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Todd Palmer

architect, planner and developer, was born in Towson, Maryland, and grew up in Baltimore, the third child of Albert Truman and Charlotte Cassell. His father drove a coal truck and played trumpet for the Salvation Army Band; his mother brought in extra income doing washing. As a 14-year-old, Cassell expressed an ambition to build at Douglass High, a segregated public vocational school. While studying carpentry he enrolled in a drafting course with Ralph Victor Cook. Cook became a mentor to Cassell and encouraged him to pursue a college education in architecture at Cornell University, where Cook had been an early African American graduate of engineering.

Cassell entered Cornell in 1915, but two years into the program, World War I interrupted his studies. Cassell enlisted in the U.S. Army. In 1919 he returned to the United States from France with an honorable discharge Because Cornell ...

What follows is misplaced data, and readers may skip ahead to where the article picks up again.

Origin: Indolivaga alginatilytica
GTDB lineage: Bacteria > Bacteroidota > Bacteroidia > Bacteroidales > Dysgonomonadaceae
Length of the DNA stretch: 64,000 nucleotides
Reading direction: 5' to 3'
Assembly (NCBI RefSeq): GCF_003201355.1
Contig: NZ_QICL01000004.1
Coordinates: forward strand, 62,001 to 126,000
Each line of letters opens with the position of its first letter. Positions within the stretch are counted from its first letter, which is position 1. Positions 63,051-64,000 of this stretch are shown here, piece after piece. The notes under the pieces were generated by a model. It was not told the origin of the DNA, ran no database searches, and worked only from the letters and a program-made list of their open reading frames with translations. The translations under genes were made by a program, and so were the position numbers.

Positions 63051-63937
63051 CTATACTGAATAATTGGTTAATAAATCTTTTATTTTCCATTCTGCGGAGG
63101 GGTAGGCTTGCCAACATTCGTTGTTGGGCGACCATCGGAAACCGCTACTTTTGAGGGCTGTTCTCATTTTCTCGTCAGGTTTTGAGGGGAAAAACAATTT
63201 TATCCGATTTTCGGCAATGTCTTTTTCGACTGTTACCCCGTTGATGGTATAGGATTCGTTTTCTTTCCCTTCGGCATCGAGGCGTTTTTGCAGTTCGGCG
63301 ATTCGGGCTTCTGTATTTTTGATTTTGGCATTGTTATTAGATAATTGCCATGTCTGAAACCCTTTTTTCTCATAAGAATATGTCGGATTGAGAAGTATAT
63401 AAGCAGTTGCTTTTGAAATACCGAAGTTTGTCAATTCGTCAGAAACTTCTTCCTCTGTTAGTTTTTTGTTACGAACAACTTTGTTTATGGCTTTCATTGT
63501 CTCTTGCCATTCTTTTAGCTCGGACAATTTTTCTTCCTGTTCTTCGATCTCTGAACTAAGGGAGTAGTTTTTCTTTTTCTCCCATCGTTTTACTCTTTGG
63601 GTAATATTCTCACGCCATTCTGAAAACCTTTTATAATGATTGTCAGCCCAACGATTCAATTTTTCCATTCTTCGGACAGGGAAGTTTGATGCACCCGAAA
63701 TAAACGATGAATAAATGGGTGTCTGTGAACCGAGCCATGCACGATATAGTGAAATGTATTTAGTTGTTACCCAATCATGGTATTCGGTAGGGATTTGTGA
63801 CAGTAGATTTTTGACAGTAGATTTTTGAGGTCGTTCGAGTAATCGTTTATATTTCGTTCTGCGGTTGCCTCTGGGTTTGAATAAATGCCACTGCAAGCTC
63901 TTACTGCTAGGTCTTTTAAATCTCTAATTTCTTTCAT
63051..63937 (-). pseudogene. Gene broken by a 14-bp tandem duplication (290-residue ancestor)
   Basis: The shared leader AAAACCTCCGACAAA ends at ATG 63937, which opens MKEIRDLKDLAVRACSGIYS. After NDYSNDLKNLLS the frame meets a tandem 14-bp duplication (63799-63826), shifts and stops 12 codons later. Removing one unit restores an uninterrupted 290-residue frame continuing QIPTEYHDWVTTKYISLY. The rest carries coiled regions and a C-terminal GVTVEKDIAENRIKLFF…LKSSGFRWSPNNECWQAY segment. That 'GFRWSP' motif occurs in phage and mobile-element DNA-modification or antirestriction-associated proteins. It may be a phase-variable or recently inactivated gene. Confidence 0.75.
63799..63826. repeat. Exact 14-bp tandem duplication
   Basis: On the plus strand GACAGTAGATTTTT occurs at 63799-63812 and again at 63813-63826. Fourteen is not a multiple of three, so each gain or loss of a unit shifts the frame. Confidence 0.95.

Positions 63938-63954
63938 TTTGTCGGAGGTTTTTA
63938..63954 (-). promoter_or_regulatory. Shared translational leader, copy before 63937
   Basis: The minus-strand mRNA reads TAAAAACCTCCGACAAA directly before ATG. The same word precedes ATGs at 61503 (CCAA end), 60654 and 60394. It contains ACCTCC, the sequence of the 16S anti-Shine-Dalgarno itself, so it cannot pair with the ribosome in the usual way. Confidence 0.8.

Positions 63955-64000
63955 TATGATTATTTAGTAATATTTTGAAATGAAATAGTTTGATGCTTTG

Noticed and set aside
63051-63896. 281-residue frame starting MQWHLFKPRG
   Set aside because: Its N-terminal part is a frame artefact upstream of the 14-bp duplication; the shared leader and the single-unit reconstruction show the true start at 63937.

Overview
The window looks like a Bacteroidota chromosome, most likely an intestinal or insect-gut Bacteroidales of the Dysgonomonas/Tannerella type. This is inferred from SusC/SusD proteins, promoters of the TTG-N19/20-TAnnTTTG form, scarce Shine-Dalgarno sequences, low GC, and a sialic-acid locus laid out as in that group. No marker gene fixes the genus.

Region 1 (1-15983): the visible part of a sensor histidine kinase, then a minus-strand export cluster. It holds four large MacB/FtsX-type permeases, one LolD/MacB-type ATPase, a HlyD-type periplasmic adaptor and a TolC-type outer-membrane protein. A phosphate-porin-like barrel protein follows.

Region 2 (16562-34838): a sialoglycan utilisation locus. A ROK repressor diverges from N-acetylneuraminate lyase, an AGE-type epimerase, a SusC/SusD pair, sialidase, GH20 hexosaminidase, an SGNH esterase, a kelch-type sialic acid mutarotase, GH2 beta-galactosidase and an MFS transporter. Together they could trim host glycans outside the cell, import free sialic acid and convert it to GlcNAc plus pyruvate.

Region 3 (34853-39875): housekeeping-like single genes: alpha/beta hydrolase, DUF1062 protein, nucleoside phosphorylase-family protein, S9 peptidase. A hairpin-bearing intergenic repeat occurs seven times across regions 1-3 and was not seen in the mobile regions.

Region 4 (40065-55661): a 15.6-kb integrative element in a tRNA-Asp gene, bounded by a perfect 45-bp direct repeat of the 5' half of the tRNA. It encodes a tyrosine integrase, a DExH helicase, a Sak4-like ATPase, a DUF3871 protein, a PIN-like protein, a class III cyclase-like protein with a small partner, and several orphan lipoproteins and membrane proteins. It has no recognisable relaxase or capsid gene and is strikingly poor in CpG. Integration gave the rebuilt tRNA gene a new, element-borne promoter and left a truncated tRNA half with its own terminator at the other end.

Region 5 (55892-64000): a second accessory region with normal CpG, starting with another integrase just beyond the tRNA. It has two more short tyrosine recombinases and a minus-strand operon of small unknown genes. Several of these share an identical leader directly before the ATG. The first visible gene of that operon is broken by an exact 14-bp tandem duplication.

Article

Victoria Perry

In the 18th century ‘West Indians’ were among the great patrons of art and architecture. ‘West Indians’ is an 18th‐century term for wealthy absentee Caribbean sugar planters and merchants who, unlike mainland American plantation owners, chose to live in Britain. They were predominantly, but not uniquely, of white British origin, as fathers of mixed‐race children would sometimes send them to live with British relatives or to boarding school in England. Nathaniel Wells, mixed‐race heir to several plantations in St Kitts and owner of Piercefield Park in Monmouthshire, was one such person, described by a contemporary as ‘a Creole of large fortune, a man of very gentlemanly manners, but so much a man of colour as to be little removed from a Negro’.

West Indians were notorious in 18th‐century Britain for their conspicuous wealth, coarse, flamboyant manners, and love of turtle soup. Sir Peter Pepperpot, the hero of The ...